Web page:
Automotive Support Group, LLC v. Dale Hightower, et al


OPINION filed : AFFIRMED, decision not for publication pursuant to local rule 206. Ralph B. Guy , Jr., Circuit Judge; Martha Craig Daughtrey, Circuit Judge and Jane Branstetter Stranch, Circuit Judge (AUTHORING) [11-2508, 12-1067]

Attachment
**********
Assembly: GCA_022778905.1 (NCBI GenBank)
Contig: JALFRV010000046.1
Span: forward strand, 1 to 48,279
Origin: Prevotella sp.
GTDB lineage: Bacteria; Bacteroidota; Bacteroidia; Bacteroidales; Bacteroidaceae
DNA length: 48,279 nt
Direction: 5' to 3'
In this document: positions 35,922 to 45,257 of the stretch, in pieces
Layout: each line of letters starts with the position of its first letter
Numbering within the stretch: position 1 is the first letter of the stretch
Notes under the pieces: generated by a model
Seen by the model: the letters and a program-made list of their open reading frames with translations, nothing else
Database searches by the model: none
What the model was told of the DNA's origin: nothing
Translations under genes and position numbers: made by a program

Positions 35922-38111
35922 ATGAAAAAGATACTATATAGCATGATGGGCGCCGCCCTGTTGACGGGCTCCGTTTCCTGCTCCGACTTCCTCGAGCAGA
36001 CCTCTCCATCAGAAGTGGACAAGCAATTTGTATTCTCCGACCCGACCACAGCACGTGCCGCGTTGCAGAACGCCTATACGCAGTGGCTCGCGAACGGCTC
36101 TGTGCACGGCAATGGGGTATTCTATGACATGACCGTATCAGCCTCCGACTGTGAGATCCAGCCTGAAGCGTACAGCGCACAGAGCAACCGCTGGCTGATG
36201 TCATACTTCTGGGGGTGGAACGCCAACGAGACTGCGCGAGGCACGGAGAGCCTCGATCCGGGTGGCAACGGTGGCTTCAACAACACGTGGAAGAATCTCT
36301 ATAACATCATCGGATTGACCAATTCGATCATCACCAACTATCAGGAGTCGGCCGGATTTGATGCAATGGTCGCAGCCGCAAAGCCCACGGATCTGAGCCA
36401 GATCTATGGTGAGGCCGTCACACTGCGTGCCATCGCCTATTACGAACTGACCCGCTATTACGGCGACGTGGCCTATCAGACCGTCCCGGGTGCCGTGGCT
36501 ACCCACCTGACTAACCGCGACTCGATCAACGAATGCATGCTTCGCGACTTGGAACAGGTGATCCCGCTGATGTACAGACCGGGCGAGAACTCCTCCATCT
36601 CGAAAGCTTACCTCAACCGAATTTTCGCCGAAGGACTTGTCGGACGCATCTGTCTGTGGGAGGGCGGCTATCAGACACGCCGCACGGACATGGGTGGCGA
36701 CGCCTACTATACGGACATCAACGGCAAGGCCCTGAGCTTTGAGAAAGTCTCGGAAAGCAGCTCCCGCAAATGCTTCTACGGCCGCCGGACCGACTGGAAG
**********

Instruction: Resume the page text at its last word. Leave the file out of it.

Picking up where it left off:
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Case: 11-2508 Document: 006111483054 Filed: 10/31/2012 Page: 1 NOT RECOMMENDED FOR FULL-TEXT PUBLICATION File Name: 12a1122n.06 Nos. 11-2508 & 12-1067 FILED Oct 31, 2012 UNITED STATES COURT OF APPEALS FOR THE SIXTH CIRCUIT AUTOMOTIVE SUPPORT GROUP, LLC, a ) Michigan limited liability company, dba ASG ) Renaissance, LLC, ) ) Plaintiff - Appellant, ) ) v. ) ) DALE HIGHTOWER; DON RAY ) MCGOWAN, III, ) ) Defendants - Appellees. ) DEBORAH S. HUNT, Clerk ON APPEAL FROM THE UNITED STATES DISTRICT COURT FOR THE EASTERN DISTRICT OF MICHIGAN Before: GUY, DAUGHTREY, and STRANCH, Circuit Judges. JANE B. STRANCH, Circuit Judge. Automotive Support Group, LLC (“ASG”) initiated this action against former employees Dale Hightower and Don Ray McGowan for alleged breach of contract, breach of fiduciary duty, and several related claims. Hightower could not afford an attorney, and the district court entered a default judgment against him. McGowan filed an answer and a counterclaim asserting breach of contract based on ASG’s failure to pay him final wages and severance. McGowan then filed a motion for summary judgment on all pending claims, and the district court granted the motion in two separate orders. ASG appeals, and we now AFFIRM. I. BACKGROUND ASG is a professional services firm that specializes in marketing and human resource outsourcing. The company has its principal place of business in Farmington Hills, Michigan, and does business also through a wholly-owned subsidiary, Blue Force Services, LLC. Laurie Bradley Case: 11-2508 Document: 006111483054 Filed: 10/31/2012 Page: 2 is the president of ASG and is responsible for sales and operations in the company’s Human Capital Division, which focuses its efforts on contract staffing services. Under the contract staffing business model, ASG hires technical services employees and provides them on a contract basis to work in house or out of ASG offices for client companies. Defendant Hightower worked with Bradley before either he or Bradley joined ASG. Bradley was President and Hightower was Vice President of Sales for a company called ThinkPath. Bradley left ThinkPath for ASG first, and in November 2004 she recruited Hightower to join her to help ASG move into government and defense industry contracting. ASG gave Hightower the title of Vice President of Sales, Government Operations and Business Development, and Hightower opened an ASG office in Charleston, South Carolina, with an eye on the defense business in South Carolina and Florida. In January 2008, Hightower took the first actions that would lead to this lawsuit. He registered an Internet domain name and created a website for an entity called Staff Search & Rescue (“SSR”). At the time, Hightower did not attempt to incorporate SSR, hire any employees, or seek any business for SSR. In fact, Hightower later testified, SSR was never incorporated, never took in any funds, and never provided any financial benefit to anyone. As Hightower described it, the website was simply a placeholder that would allow him to someday think about starting a company. In late 2008, ASG began to recruit technical writers to work out of the Charleston office for one of its defense industry clients, Force Protection, Inc. (“FPI”). Defendant McGowan was working in Cincinnati as a technical writer for Lockheed Martin at the time. After receiving an unsolicited phone call from ASG, McGowan moved to Charleston to work for Blue Force, ASG’s wholly-owned subsidiary, as a technical writer on the FPI contract. McGowan signed an employment agreement 2 Case: 11-2508 Document: 006111483054 Filed: 10/31/2012 Page: 3 with ASG on November 4, 2008. The agreement contains noncompete language that forms the basis for ASG’s claims against him: During the Restricted Period, Employee shall not directly or indirectly, on the Employee’s behalf or on behalf of any other company, organization, individual or legal entity, solicit business from or perform services for any Customer or Potential Customer of ASG. R. 31-7 at Page ID #435. The Restricted Period is defined as beginning with the date of the agreement and ending one year subsequent to termination or breach of the employment contract. The agreement also contains provisions protecting confidential information and requiring employees to devote their full time and attention to ASG and its clients. The FPI contract for which ASG had hired McGowan was terminated in early 2009, and McGowan moved into a hybrid position on staff in Charleston, working largely on sales and development with Hightower as his supervisor. During the summer of 2009, Hightower directed McGowan to redesign the website for Blue Force. Satisfied with McGowan’s work, Hightower asked or directed McGowan to redesign the website that Hightower had previously created for SSR. Hightower provided McGowan with all of the content for the website, and McGowan spent several hours over a weekend adding the content and changing the layout and color schemes. In September 2009, Hightower also asked McGowan to create a networking group for SSR on LinkedIn, a social networking website, and provided him with the content to do so. At his deposition Hightower testified that when he asked McGowan for help on the website he told McGowan that SSR was only a placeholder and was not conducting any business. McGowan said that he had never heard of SSR before Hightower asked him to do the work and that he doubted at the time that SSR was a real entity. Hightower testified that he created an SSR email address for 3 Case: 11-2508 Document: 006111483054 Filed: 10/31/2012 Page: 4 McGowan because he wanted McGowan’s help, but there is no evidence in the record that McGowan ever used the email address. In fact, Hightower testified that he had never invited McGowan to be a part of or to be involved with SSR, that he never asked McGowan to do anything more than redesign the website and create the LinkedIn account, and that he did not pay McGowan for the assistance he did receive. After the FPI contract was terminated in early 2009, Bradley hoped that Hightower and his remaining employees could drum up new business for ASG and Blue Force. By October 2010, the new business had not materialized, however, and Bradley had to lay off several employees. McGowan and two other employees were kept on to work for Hightower. Around this time, Bradley began to have an uneasy feeling about the Charleston office. She suspected that when she called the office asking for Hightower she was being transferred to his cell phone, and when she visited the office for meetings she noticed glances between employees that she thought were out of the ordinary. She was perturbed by McGowan’s failure to produce billable product for Raydon, a client company, and she came to the conclusion that the Charleston office had to be closed and the employees terminated because ASG was spending too much money with too little to show for it. Sometime shortly before the office was closed, an ASG employee found SSR’s LinkedIn account from Hightower’s LinkedIn profile and brought it to Bradley’s attention. The LinkedIn account identified McGowan as the account “owner.” Bradley also testified that someone, though she could not remember who, brought to her attention an advertisement for SSR in the Charleston Business Journal. The telephone number for SSR in the advertisement was associated with Hightower’s home address. 4 Case: 11-2508 Document: 006111483054 Filed: 10/31/2012 Page: 5 On December 8, 2010, Bradley traveled to Charleston to confront Hightower, and ASG flew McGowan to Michigan under the pretext of a performance review. McGowan was interviewed by ASG’s human resource director, Lisa Speaks, and Vice President Rick Simon. Speaks advised McGowan that the Charleston office was being closed because business had not been as strong as ASG had hoped and that the remaining staff, including both Hightower and McGowan, were to be terminated that day. Simon then asked McGowan what he knew about SSR. McGowan said that he had completed the website at Hightower’s request, but that he did not know anything else. Speaks then presented McGowan with a severance agreement letter, which he signed. The letter committed ASG to a severance payment of $2500 in exchange for McGowan’s waiver of any claims arising up to the date of the agreement. The letter also stated that McGowan’s final paycheck would be dated December 24, 2010, and would provide his pay for the period December 6 to December 8, 2010. In Charleston, Bradley interrogated Hightower about SSR before terminating him as well. Hightower told her that he had come up with the idea of SSR as a way to help his son, who had just graduated from high school, to earn some money. He told her, however, that SSR had not done any business, and he gave no indication that McGowan was involved. Bradley had traveled to Charleston with ASG’s Information Technology Manager Tim Watt. After Hightower and Bradley left the office that day, Watt spent two days dismantling the computer server and packing up the remaining items in the office to be sent to headquarters in Michigan. According to Speaks and Bradley, Watt placed items from each employee’s desk in boxes labeled respectively with each employee’s name, and then he drove the boxes back to Michigan in a van. 5 Case: 11-2508 Document: 006111483054 Filed: 10/31/2012 Page: 6 Within a couple of days of Watt’s arrival in Michigan, Simon presented Bradley with a folder allegedly taken from the box labeled with McGowan’s name. The folder was labeled “AAR/SSR” and inside were twenty-nine resumes printed in April 2010 from an internet job board and copied onto SSR letterhead. Hightower testified that the folder had been in or on his own desk at the office and that McGowan had never pulled any resumes or done any solicitation on the part of SSR. Hightower also admitted that he and his son Travis had downloaded the resumes and copied them onto letterhead, and Hightower pointed out that the notes taken on the resumes were in his own handwriting. Watt was not deposed during discovery, and Speaks stated that she had not spoken to Watt to confirm the folder had in fact come from McGowan’s desk.1 ASG believed that the AAR on the folder referred to the Oklahoma-based AAR Aircraft Services, a long-time customer of ASG. Bradley instructed ASG staff to contact the individuals whose resumes were in the folder and that two of them claimed SSR had submitted their resumes to AAR. She also alleges that she called AAR’s vice president, Dan Durning, who told her that some of AAR’s recruiters had dealt with SSR, but that he didn’t know whether any payment had ever been made. Bradley testified that when she first asked Durning to provide records for this suit, he told her, “Not a good way to keep a customer, Laurie.” R. 31-4 at Page ID #403. Durning did give Bradley the names of AAR staff she could contact to procure the records, but Bradley never followed up. Bradley never confirmed that AAR had in fact ever paid SSR for any services or that McGowan had ever contacted AAR on behalf of SSR, and no one from AAR 1 In her affidavit, Bradley also testified that a folder entitled “SSR Invoices” was also found in McGowan’s desk. In that folder, however, the invoice from the Charleston Regional Business Journal had Hightower’s handwriting on it. None of the invoices appear to have mentioned McGowan by name, and in any case they were not entered into evidence. 6 Case: 11-2508 Document: 006111483054 Filed: 10/31/2012 Page: 7 was deposed for this litigation. Bradley made one other phone call to an ASG customer, Raydon, but her Raydon contact said he had not had any communication with SSR. Bradley acknowledged that she did not contact any other ASG customers or have any evidence that SSR had contacted other ASG customers. Nonetheless, after finding the AAR/SSR folder, Bradley instructed the company’s lawyer in Charleston to send McGowan a cease and desist letter stating that ASG had discovered that he had been operating a competing business out of the ASG offices. The letter, dated December 14, 2010, stated that McGowan had violated his employment agreement and therefore that ASG was withdrawing its offer of severance pay and would not make its final salary payment to him. Subsequently, Bradley received more information tying Hightower to SSR. The phone number on an SSR brochure allegedly found at the Charleston office was the number belonging to Hightower’s wife. On December 21, 2010, Bradley received a printout of a business networking website,, which listed Hightower’s home address as the address of the company and his wife’s cell phone number as the company’s number.2 Two days later, Bradley intercepted a “Merry Christmas” email from an employee at AAR to Dale and Travis Hightower, identifying them as working for SSR. On January 3, 2011, ASG’s attorney sent a cease and desist letter to Hightower. In the final sequence of correspondence, ASG accused both Hightower and McGowan of failing to return three company laptops that had been delivered to the Charleston office. McGowan 2 Speaks and a colleague found the profile and other references to SSR while conducting an internet search in the week following Hightower’s and McGowan’s dismissal. It appears that during this search, the ASG employees also discovered a page on the SSR LinkedIn corporate group listing McGowan as the “Business Development Manager” for SSR. While the LinkedIn page was entered into the record as an exhibit in the court below, ASG entered none of the other sites into the record. 7 Case: 11-2508 Document: 006111483054 Filed: 10/31/2012 Page: 8 and Hightower both testified that McGowan had never been issued a laptop, however, and Speaks admitted she was not sure that McGowan was ever in possession of a laptop. ASG nonetheless reported the missing laptops to the police, but ASG never followed up, and the report was never acted on. After his termination, McGowan applied for unemployment benefits. On December 20, 2010, the South Carolina claims adjudicator mailed ASG a determination that McGowan was eligible to receive benefits. ASG failed to appeal the decision within the ten-day appeals period and Speaks later advised the tribunal that “she felt it improper to file an appeal until all information was gathered regarding the claimant’s separation.” Decision of Appeal Tribunal, R. 32-7 at Page ID #547. On January 19, 2011, ASG belatedly appealed the determination, but the appeal was denied as untimely. McGowan was unemployed for several months before he eventually was hired on April 11, 2011 as a technical writer for Calgon Carbon Corporation in Pittsburgh, Pennsylvania. II. PROCEDURAL HISTORY ASG initiated suit against Hightower and McGowan on January 21, 2011 in the United States District Court for the District of South Carolina. The case was transferred to the Eastern District of Michigan pursuant to McGowan’s motion invoking the forum selection clause in the employment agreement. After the transfer, ASG filed an amended complaint against McGowan listing thirteen separate counts, including (1) Temporary Restraining Order / Preliminary and Permanent Injunction, (2) Breach of Contract / Breach of Covenant of Good Faith and Fair Dealing, (3) Breach of Fiduciary Duty / Duty of Loyalty, (4) Interference with Contractual and Business Relations, (5) Conversion, (6) Unjust Enrichment / Restitution, (7) Constructive Trust / Accounting, (8) Civil Conspiracy, (9) Declaratory Judgment [that Defendants forfeited any rights to receive severance pay] / Forfeiture, 8 Case: 11-2508 Document: 006111483054 Filed: 10/31/2012 Page: 9 (10) Declaratory Judgment [for the same reason] / Rescission, (11) Violation of the Michigan Uniform Trade Secrets Act, (12) Enforcement of Covenants Against Competition Pursuant to Statute [M.C.L. § 445.774a(1)], and (13) Unauthorized Access of a Protected Computer in violation of 18 U.S.C. § 1030(a)(4). McGowan filed an answer and a counter-complaint against ASG, seeking $750 in unpaid final wages and $2500 in severance pay. In addition, McGowan requested treble damages and attorney’s fees under § 41-10-80(C) of the Code of Laws of South Carolina. After discovery, ASG filed a motion for a default judgment as to Hightower, and McGowan filed a motion for summary judgment both on ASG’s claims and on McGowan’s counterclaims. After a hearing on October 20, 2011, the district court entered a default judgment against Hightower for $45,000 in damages. The court set that amount based on Bradley’s testimony that Hightower was paid $90,000 per year and that she thought he had devoted only one half of his time to ASG during the final year of his employment. ASG asked the court to find that the judgment was based on intentional tort or fraud, but the court denied the request and noted dissatisfaction with the evidence ASG had presented in support of those claims. On October 26, 2011, the district court also granted summary judgment to McGowan on all of ASG’s claims, finding they were based on unsubstantiated suspicions and inadmissible hearsay. The court determined that each of ASG’s thirteen counts was based either on the alleged breach of McGowan’s employment agreement or on his alleged failure to return the laptops and proprietary data. The court found no evidence in the record to support the latter allegation. And the court held that McGowan’s actions at his supervisor’s request did not violate the terms of his employment agreement absent a showing of admissible evidence that he acted to promote an entity he knew was 9 Case: 11-2508 Document: 006111483054 Filed: 10/31/2012 Page: 10 competing with ASG. In the district court’s estimation, the only admissible evidence implicated Hightower, not McGowan. In any case, the court noted, there was no evidence that Hightower’s and McGowan’s actions had caused injury to anyone. In a separate order, the court granted summary judgment in McGowan’s favor on his counterclaims, noting that ASG’s defenses were based on theories of alleged breach the court had already rejected. Pursuant to the South Carolina statute and caselaw under which the counterclaim was brought, the court found no bona fide dispute as to whether ASG had been required to pay the wages and severance when originally due. Consequently, it granted McGowan’s request for treble wage damages, attorney’s fees, and reasonable costs. ASG filed a motion for reconsideration of McGowan’s stated attorney’s fee amount, and the court reduced the amount by $3,962. The final award to McGowan included $2500 in severance pay, $2250 in treble wages, $63,826.15 in attorney’s fees, and $1,925.16 in costs. ASG now appeals both the summary judgment order disposing of its claims against McGowan and the summary judgment order granting relief to McGowan on his counterclaim. ASG contests the district court’s evidentiary decisions. It argues the court did not properly consider all thirteen counts in the complaint. And it maintains the court should have allowed the jury to determine whether the defendants’ testimony was credible, whether McGowan breached his employment agreement, and whether ASG had a good faith basis to withhold McGowan’s wages. III. DISCUSSION A. Standard of review This court reviews a district court’s grant of summary judgment de novo. Geiger v. Tower Auto., 579 F.3d 614, 620 (6th Cir. 2009). Under Federal Rule of Civil Procedure 56(a), summary 10 Case: 11-2508 Document: 006111483054 Filed: 10/31/2012 Page: 11 judgment is appropriate if there is no genuine issue as to any material fact and the movant is entitled to judgment as a matter of law. Fed. R. Civ. P. 56(a). Courts consider the evidence in the light most favorable to the nonmoving party and draw all reasonable inferences in that party’s favor. Anderson v. Liberty Lobby, Inc., 477 U.S. 242, 255 (1986). The ultimate question is “whether the evidence presents a sufficient disagreement to require submission to a jury or whether it is so one-sided that one party must prevail as a matter of law.” Id. at 251–52. A summary judgment opponent is obliged to “make her case with a showing of facts that can be established by evidence that will be admissible at trial.” Alexander v. CareSource, 576 F.3d 551, 558 (6th Cir. 2009) (citing Fed. R. Civ. P. 56(e)(2)). Thus, hearsay evidence cannot be considered in a motion for summary judgment. Jacklyn v. Schering-Plough Healthcare Prods. Sales Corp., 176 F.3d 921, 927 (6th Cir. 1999). Likewise, this court has repeatedly emphasized that “unauthenticated documents do not meet the requirements of Rule 56(e).” Alexander, 576 F.3d at 558 (listing cases). A district court’s hearsay determination on evidence proffered at summary judgment is reviewed de novo. Carter v. Univ. of Toledo, 349 F.3d 269, 274 (6th Cir. 2003). B. ASG’s claims against McGowan In appealing the dismissal of its claims against McGowan, ASG focuses almost entirely on its contention that McGowan breached the noncompete provisions in his employment contract. In relevant part, McGowan’s employment agreement prohibited him from “directly or indirectly . . . solicit[ing] business from or perform[ing] services for any Customer or Potential Customer of ASG.” R. 435. Reviewing the record and considering evidentiary questions de novo, we find no genuine dispute of material fact as to whether McGowan violated this agreement. 11 Case: 11-2508 Document: 006111483054 Filed: 10/31/2012 Page: 12 As an initial matter, we note that neither Hightower nor McGowan admits that McGowan solicited ASG’s customers or other entities. There is no deposition testimony or affidavit in the record from any ASG customer or potential customer to show that McGowan solicited business on behalf of SSR. And Bradley failed to undertake a reasonable investigation by which she could have confirmed or dispelled her suspicions about McGowan. Durning, the vice president of AAR, gave Bradley the names of individuals who could have provided her further information about the company’s dealings with SSR, but Bradley never followed up with those individuals. She admits that her investigation led her to call only one other company, Raydon, and there she was told that Raydon employees had never heard of SSR. The only evidence ASG musters in support of its claim that McGowan directly solicited ASG customers is the folder of resumes that Watt allegedly found on McGowan’s desk. Bradley’s allegation that the folder came from McGowan’s desk, however, lacks personal knowledge and is not otherwise supported in the record. See Moore v. Holbrook, 2 F.3d 697, 699 (6th Cir. 1993) (noting that Fed. R. Civ. P. 56(e) requires that affidavits supporting a motion for summary judgment be based on personal knowledge). ASG did not depose Watt or include in the record an affidavit from him. And Speaks admits that she never even followed up to find out whether Watt in fact found the folder on McGowan’s desk. The only competent evidence in the record about the folder is Hightower’s testimony that he and his son produced and used the resumes, that the resumes contain Hightower’s writing, and that Hightower left the folder on his own desk when the office was closed. In short, there is no genuine dispute as to the origins of the folder and therefore no genuine dispute as to whether McGowan directly solicited anyone on behalf of SSR. 12 Case: 11-2508 Document: 006111483054 Filed: 10/31/2012 Page: 13 Neither does ASG show any genuine dispute as to whether McGowan indirectly solicited customers for SSR in breach of his contract. A finding of indirect solicitation requires some evidence that McGowan was aware that SSR was an operating company and competing with ASG. Solicitation in this context is “an attempt or effort to gain business,” Black's Law Dictionary 1520 (9th ed. 2009), which necessitates some expectation or knowledge that gaining business is an actual possibility. Hightower directed McGowan to redesign the SSR website and create the LinkedIn account but told him that SSR was a placeholder. McGowan testified that he doubted at the time that SSR was a real business, and there is no evidence in the record that McGowan had any knowledge of efforts by Hightower or his teenage son to solicit customers on behalf of SSR. The fact that McGowan redesigned the website over a weekend during the summer of 2009 and spent a very short time creating the LinkedIn account—both at his supervisor’s request—does not create a genuine dispute of material fact as to whether McGowan indirectly solicited customers.3 While the parties appear to agree that Michigan law applies to ASG’s claim for breach of contract, the Michigan cases ASG provides are inapposite. In St. Clair Medical, P.C. v. Borgiel, the defendant “readily admit[ted]” to providing services that would be barred by the agreement. 715 N.W.2d 914, 918 (Mich. Ct. App. 2006). McGowan, of course, has not done so. In Radio One, Inc. v. Wooten, the defendant argued that a noncompete agreement was unreasonable to the extent that it barred him from practicing his trade in a certain geographic area. 452 F. Supp. 2d 754, 758 (E.D. Mich. 2006). Here, McGowan does not contest the validity of his employment agreement. The only 3 To the extent that ASG makes the argument, we do not consider whether the specific language in the LinkedIn account suggests McGowan breached his contract. In his motion for summary judgment, McGowan argued that the printouts of the LinkedIn account were inadmissible hearsay, and ASG did not contest the argument. The question is thus not preserved for appeal. See Scottsdale Ins. Co. v. Flowers, 513 F.3d 546, 552 (6th Cir. 2008). 13 Case: 11-2508 Document: 006111483054 Filed: 10/31/2012 Page: 14 issue before the court is whether ASG provided sufficient competent evidence to create a genuine dispute of fact as to whether McGowan breached the agreement. ASG has not. ASG also presses its civil conspiracy claim on appeal, attempting to impose responsibility for Hightower’s actions on McGowan. The conspiracy claim, however, fails for much the same reason as did the breach of contract claim. ASG has provided no admissible evidence that McGowan had the tortious intent necessary to make out a claim of civil conspiracy under Michigan law. An essential component of a civil conspiracy claim is that “each particular defendant who is to be charged with responsibility shall be proceeding tortiously, which is to say with intent to commit the tort or with negligence.” Rosenberg v. Rosenberg Bros. Special Account, 351 N.W.2d 563, 569 (Mich. Ct. App. 1984) (quoting W. Prosser, Law of Torts § 46, at 292 (4th ed. 1971)). In other words, “[o]ne who innocently does an act which furthers the tortious purpose of another is not acting in concert with him.” Id. If ASG cannot prove at least constructive knowledge on McGowan’s part that SSR was or would be a going concern, then the record cannot support a finding of tortious intent. In addition, “the core of an actionable civil conspiracy is a question of damages.” Fenestra Inc. v. Gulf Am. Land Corp., 141 N.W.2d 36, 48 (Mich. 1966). ASG’s explanation of damages is largely limited to Bradley’s speculation. Based on Durning’s “not a good way to keep a customer” statement to her, Bradley speculates that ASG lost goodwill with AAR and potentially lost future contracts, all due to Hightower’s actions. This argument is not based on McGowan’s improper diversion of business from ASG, but on Bradley’s unsuccessful efforts to draw AAR into her dispute with Hightower. More importantly, Durning’s statement is inadmissible hearsay. And there is no evidence in the record—admissible or not—that SSR ever received payment from any other party 14 Case: 11-2508 Document: 006111483054 Filed: 10/31/2012 Page: 15 for services rendered, much less from a customer or even potential customer of ASG. For all these reasons, the civil conspiracy claim fails. Finally, while ASG complains that the district court dismissed its other eleven counts without careful consideration, the company’s briefing on appeal is limited to the breach of contract and civil conspiracy claims. The briefs provide no argument regarding the remaining claims. This court applies the “settled appellate rule that issues adverted to in a perfunctory manner, unaccompanied by some effort at developed argumentation, are deemed waived.” United States v. Elder, 90 F.3d 1110, 1118 (6th Cir. 1996) (internal quotation marks and citation omitted). In sum, ASG has provided no basis for disturbing the grant of summary judgment for McGowan on ASG’s claims against him. Summary judgment may be appropriate when the case of the nonmoving party rests merely upon “unsupported speculation.” Medina-Munoz v. R.J. Reynolds Tobacco Co., 896 F.2d 5, 8 (1st Cir. 1990). We therefore affirm the district court’s summary judgment order as to ASG’s claims against McGowan. C. McGowan’s wage and severance counterclaim The district court granted summary judgment to McGowan on his claim for $750 in unpaid wages and for the $2500 he was owed under the severance agreement. In addition, citing South Carolina Code of Laws § 41-10-80(C), the court granted McGowan attorney’s fees, costs, and treble damages on his wage claim. Section 41-10-80(C) provides, in relevant part: In case of any failure to pay wages due to an employee as required by Section 41-1040 or 41-10-50 the employee may recover in a civil action an amount equal to three times the full amount of the unpaid wages, plus costs and reasonable attorney’s fees as the court may allow. 15 Case: 11-2508 Document: 006111483054 Filed: 10/31/2012 Page: 16 § 41-10-80(C). The court’s application of this language raised the unpaid wages portion of the judgment to $2250, in addition to $2500 in severance pay, and provided the basis for assessing $65,751.31 in fees and costs. The parties agree that McGowan’s counterclaim for unpaid wages and severance pay is intertwined with ASG’s direct claims for breach of contract and breach of fiduciary duty. ASG argues that an employer may not be liable for back wages or severance where the former employee breached his duty of loyalty. See, e.g., Futch v. McAllister Towing of Georgetown, Inc., 518 S.E.2d 591, 594 (S.C. 1999) (“[A]n employee who breaches the common law duty of loyalty to an employer . . . forfeits the right to compensation.”).4 But this argument is foreclosed where, as here, the court has already rejected the direct claims of breach by the employee. ASG also argues that severance pay is not covered by § 41-10-10 and therefore that McGowan has no legal basis to claim it. The district court, however, did not award severance pay pursuant to the statute, as evidenced by the exclusion of the severance pay from the calculation of treble damages. The severance pay is due to McGowan under a common law breach of contract theory based on the letter agreement itself. Recognizing this, ASG argues in the alternative that the severance letter amounted only to “a gratuitous offer.” This argument is specious. McGowan provided consideration by waiving his right to bring a variety of legal claims. The letter represented a valid agreement, and McGowan is thus due both his final $750 in wages and $2500 in severance pay. 4 While the employment agreement specifies the application of Michigan law to disputes, ASG does not contest McGowan’s claim that he may seek relief for alleged violations of South Carolina employment statutes. 16 Case: 11-2508 Document: 006111483054 Filed: 10/31/2012 Page: 17 Finally, ASG appeals the grant of treble damages on McGowan’s wage claim and the grant of attorney’s fees and costs pursuant to § 41-10-80(C). McGowan argues that South Carolina law requires this court to review the trial court’s decision to grant treble damages and attorney’s fees under an abuse of discretion standard. The question is surprisingly complex, which perhaps explains ASG’s failure to articulate a counter-argument.5 In any case, even reviewing the district court’s determination de novo, we agree that McGowan is due treble wages and fees and costs under the statute. Interpreting § 41-10-80(C), South Carolina courts have held that treble damages are permissive rather than mandatory where there is a “good faith dispute over wages allegedly due.” Rice v. Multimedia, Inc., 456 S.E.2d 381, 383 (S.C. 1995). “[A] finding that an employee is entitled to recover unpaid wages is not equivalent to a finding that there existed no bona fide dispute as to the employee’s entitlement to those wages.” O’Neal v. Intermedical Hosp. of S.C., 585 S.E.2d 526, 531–32 (S.C. 2003). Thus, even if a plaintiff ultimately prevails, a court may decline to impose treble damages and attorney’s fees when the issue involved a “valid close question of law or fact which should properly be decided by the courts.” Rice, 456 S.E.2d at 383. 5 State rules governing attorney fee awards are generally considered to be substantive law and therefore apply in federal court diversity actions under the Erie doctrine. See Acwoo Intern. Steel Corp. v. Toko Kaiun Kaish, Ltd., 840 F.2d 1284, 1291 (6th Cir. 1988). Cf. Scottsdale Ins. Co. v. Tolliver, 636 F.3d 1273, 1279 (10th Cir. 2011) (distinguishing substantive and procedural fees). However, the standard of review to be applied to fee awards is generally considered to be procedural and therefore is “likely governed by federal law.” Newberry v. Burlington Basket Co., 622 F.3d 979, 983 (8th Cir. 2010). But cf. Shady Grove Orthopedic Assocs., P.A. v. Allstate Ins. Co., 130 S. Ct. 1431, 1448 (2010) (Stevens, J., concurring) (“[T]here are some state procedural rules that federal courts must apply in diversity cases because they function as a part of the State’s definition of substantive rights and remedies.”). And while we generally review the decision to award attorney’s fees and the amount of those fees under an abuse of discretion standard, “any elements of legal analysis and statutory interpretation which figure in the district court’s decision are reviewable de novo.” Hall v. Bolger, 768 F.2d 1148, 1150 (9th Cir. 1985). 17 Case: 11-2508 Document: 006111483054 Filed: 10/31/2012 Page: 18 The “relevant date for determining whether the employer reasonably withheld wages is the time at which the wages were withheld, i.e. when the employer allegedly violated the Act.” Mathis v. Brown & Brown of S.C., Inc., 698 S.E.2d 773, 782 (S.C. 2010). According to the severance agreement, it appears that ASG was required to pay McGowan his final wages by December 24, 2010. The issue is whether a good faith dispute existed on that date. Bradley and ASG may have suspected or even believed on December 24 that McGowan had violated his contract. But even a reasonable suspicion or belief does not necessarily create a “valid close question of law or fact.” Rice, 456 S.E.2d at 383. At the outset, we note that McGowan’s admission that he redesigned the SSR website and created the LinkedIn page cannot form the basis of a bona fide dispute given that ASG knew McGowan had done so before it promised payment of his final wages and severance. ASG’s argument that the court should consider hearsay or other inadmissible evidence for the purpose of this determination also fails. To the extent the authority ASG cites is to the contrary, we disagree. See Moore v. Sears, Roebuck & Co., 683 F.2d 1321, 1322–23 (11th Cir. 1982) (holding otherwise inadmissible evidence supporting employer’s good faith in a wrongful discharge claim was not hearsay). Without admissible evidence to support its suspicion, ASG should have known that no close question of law or fact existed for a court to decide. Moreover, ASG tacitly admitted as much by failing to timely appeal McGowan’s unemployment benefits decision by December 30, 2010. The stated basis for ASG’s failure to appeal was the lack of a sufficiently complete record at the time. While this admission may not be dispositive, it certainly indicates ASG’s position that the company did not have sufficient evidence of McGowan’s breach to proceed in court at the time it owed and refused to pay his wages. 18 Case: 11-2508 Document: 006111483054 Filed: 10/31/2012 Page: 19 The district court carefully parsed the record and found no bona fide dispute as to whether ASG owed McGowan his final wages. We have independently taken the same steps and come to the same conclusion. It was not reasonable for ASG to withhold McGowan’s final wages solely on the basis of Bradley’s suspicion, particularly in light of Bradley’s concurrent failure to carry out the kind of investigation that could have either confirmed or dispelled her concerns. Thus, whether considered de novo or under an abuse of discretion standard, we affirm the determination of the district court that treble damages and attorney’s fees are appropriate in this case. The standard of review for the amount of the attorney’s fees awarded is abuse of discretion. See Imwalle v. Reliance Med. Prods., Inc., 515 F.3d 531, 551 (6th Cir. 2008). ASG highlights the lower fee awards in other South Carolina wage cases and contends that the award here was excessive. But ASG provides no statutory authority or constitutional theory to support this argument, and ASG cannot dispute that its complex defense to the wage counterclaim required significant research and briefing on McGowan’s part. The court below reviewed ASG’s motion for reconsideration and reduced the award where appropriate. We find no abuse of discretion. IV. CONCLUSION For the reasons stated above, we AFFIRM both orders of the district court. 19